The difference lies in how we view these people. In the Philippines, we do not look
down at our marginalized, not in the way the Indians look down and despise their
untouchables. This is because in India their goal is to be and to remain pure, and the
untouchables are the least pure of the impure. Whereas in the Philippines, this would never be
the case for us. We are known to be the melting pot of all sorts of cultures, therefore we do
not look down at the mixed nationalities of our fellow countrymen. We do not oppress them
and treat them like dirt. So, yes, the caste system has its similarities with other countries, just
as in the Philippines, but it is an entire different system altogether.
Dean Vera asserted that Indias caste system can be likened to the British social
structure with its king and queen, land lords, merchants and, at the bottom, its peasants,
craftsmen, and workers48. In the modern day, caste can be simply between the rich and the
poor. Being at the top of the food chain, the rich have the resources meanwhile, the poor who
have barely enough are often subjected to their power and wealth. The rich, who can be
considered the Brahmins, Kshatriyas, Vaisyas, and the Shudras, do the decent jobs such as
being the priests, warriors, merchants, and servitors while, the poor, which can be considered
the untouchables, do the dirty jobs.
Dean Vera offered two main reasons for the persistence of the caste system. First, the
caste system served as cement for the widely diversified society of a vast subcontinent. In
other words, the caste system become the common ground that somehow unites and makes
the society a distinct one with a distinct caste system. Second, the caste provided an element
48 Dean, Vera, New patterns of democracy in India, (Cambridge : Harvard University Press, 1959),

of order and stability under conditions of flux49. This claim is further expounded in the article,
The Uses of Poverty: The Poor Pay All of Herbert Gans where mentioned that one of the
functions of poverty is that it guarantees that societys dirty workwill be done50. In the case
of India, without the Untouchables, there will be no one to serve and satisfy the needs of the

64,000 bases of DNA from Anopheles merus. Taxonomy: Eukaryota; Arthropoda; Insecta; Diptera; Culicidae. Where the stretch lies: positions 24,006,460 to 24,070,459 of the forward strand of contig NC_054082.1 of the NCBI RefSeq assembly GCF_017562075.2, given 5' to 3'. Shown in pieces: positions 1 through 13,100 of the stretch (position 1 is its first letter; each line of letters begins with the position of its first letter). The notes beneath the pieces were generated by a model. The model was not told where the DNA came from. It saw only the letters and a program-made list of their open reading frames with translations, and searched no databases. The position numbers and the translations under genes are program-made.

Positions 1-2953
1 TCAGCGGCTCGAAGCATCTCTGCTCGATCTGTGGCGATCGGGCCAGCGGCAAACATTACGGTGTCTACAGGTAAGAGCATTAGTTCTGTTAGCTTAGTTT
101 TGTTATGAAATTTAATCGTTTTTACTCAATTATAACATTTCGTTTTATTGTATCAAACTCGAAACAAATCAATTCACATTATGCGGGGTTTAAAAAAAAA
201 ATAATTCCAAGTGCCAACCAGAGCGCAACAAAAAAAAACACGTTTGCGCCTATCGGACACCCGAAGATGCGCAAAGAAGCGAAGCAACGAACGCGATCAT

society, especially the upper class. This suggests that the caste which divides the society
based on social status or ranking is essentially important that of to achieve order and
organization, and also to meet and maintain the needs of society.

49 Ibid.
50 Herbert, Gans, The Uses of Poverty: The Poor Pay All, accessed February 4, 2016,


Berreman, Gerald. "Race, Caste, and Other Invidious Distinctions in Social

Stratification". Race & Class 8, no. 4: 387-414 (1972). accessed February 8, 2016.

DOI: 10.1177/030639687201300401.
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Tanjore Village. Berkeley: University of California Press, 1965. / DS 422. C3 B6513

Bougl, Clestin Charles Alfred, and David Francis Pocock. Essays on the Caste

System. London: Cambridge University Press, 1971. / DS 422. C3 B4

Dumont, Louis. Homo Hierarchicus. Chicago: University of Chicago Press, 1970.
Horowitz, Donald . Ethnic Groups in Conflict. Berkeley: University of California

Press, 1985.
Isaacs, Harold R., Indias Ex-Untouchables. New York: The John Day Company,

1964. / DS422.C3 I8
Ishida, Hiroshi. "Stratification and Mobility: The Case of Japan." In Asia Case
Studies in the Social Sciences, edited by Myron L. Cohen. New York: M.E. Sharpe,

Kajiji, Shabnum. "Ask Mint Money | A Hindu Convert Does Not Lose the Right to
Inherit Property." Livemint. April 16, 2012. Accessed February 5, 2016.

McCarthy, Cameron. "Multicultural Approches to Racial Inequality in the United
States." Oxford Review of Education 17, no. 3 (1991): 301-16. accessed February 8,

2016. Taylor & Francis Group.

Murphey, Rhoads. A History of Asia. Singaopore: Pearson Education Limited, 2014.
Perez, Rosa Maria. Kings and Untouchables: A Study of the Caste System in Western

India. New Delhi: Chronicle Books, 2004.

Southall, Aidan. Stratification In Africa. In Essays in Comparative Social
Stratification edited by Leonard Plotnicov and Arthur Tuden. Pittsburg, Pa.:
University of Pittsburg Press, 1970.

Szczepanski, Kallie. "What to Know About India's Caste System."

Education. February 25, 2015. Accessed February 08, 2016.
Tischauser, Leslie. Jim Crow Laws. California: ABC-CLIO,LLC, 2012.
"The Debate about British Rule in India." The National Archives.
CrashCourse. "Imperialism: Crash Course World History #35." YouTube. September
20, 2012. Accessed February 08, 2016.

Overview of Dalits Human Rights Situation, National Campaign on Dalit Human

Rights, accessed February 3, 2016,

Untouchable, The Editors of Encyclopdia Britannica, accessed February 3, 2016,
Beatrice Pitney, Lamb, India : a world in transition (New York: Praeger, 1966), 149-

Mackenzie, Dewitt, Indias Problem Can Be Solved (Garden City, NY: Doubleday,

Doran, 1943), 23-30.

The Context of Caste Violence, Human Rights Watch, accessed February 1, 2016,
Archana Singh, Untouchability of India, Women Planet, accessed February 3, 2016,
Meena Varma, Indias Elephant in the Room, The Guardian, accessed February 1,

Dr. OP Sudrania, Castes in a Global Perspective Is Caste Only a Hindu Problem?
(Part 6), The Chakra, accessed February 1, 2016,

Dean, Vera, New patterns of democracy in India, (Cambridge : Harvard University

Press, 1959), 35-39.

Herbert, Gans, The Uses of Poverty: The Poor Pay All, accessed February 4, 2016,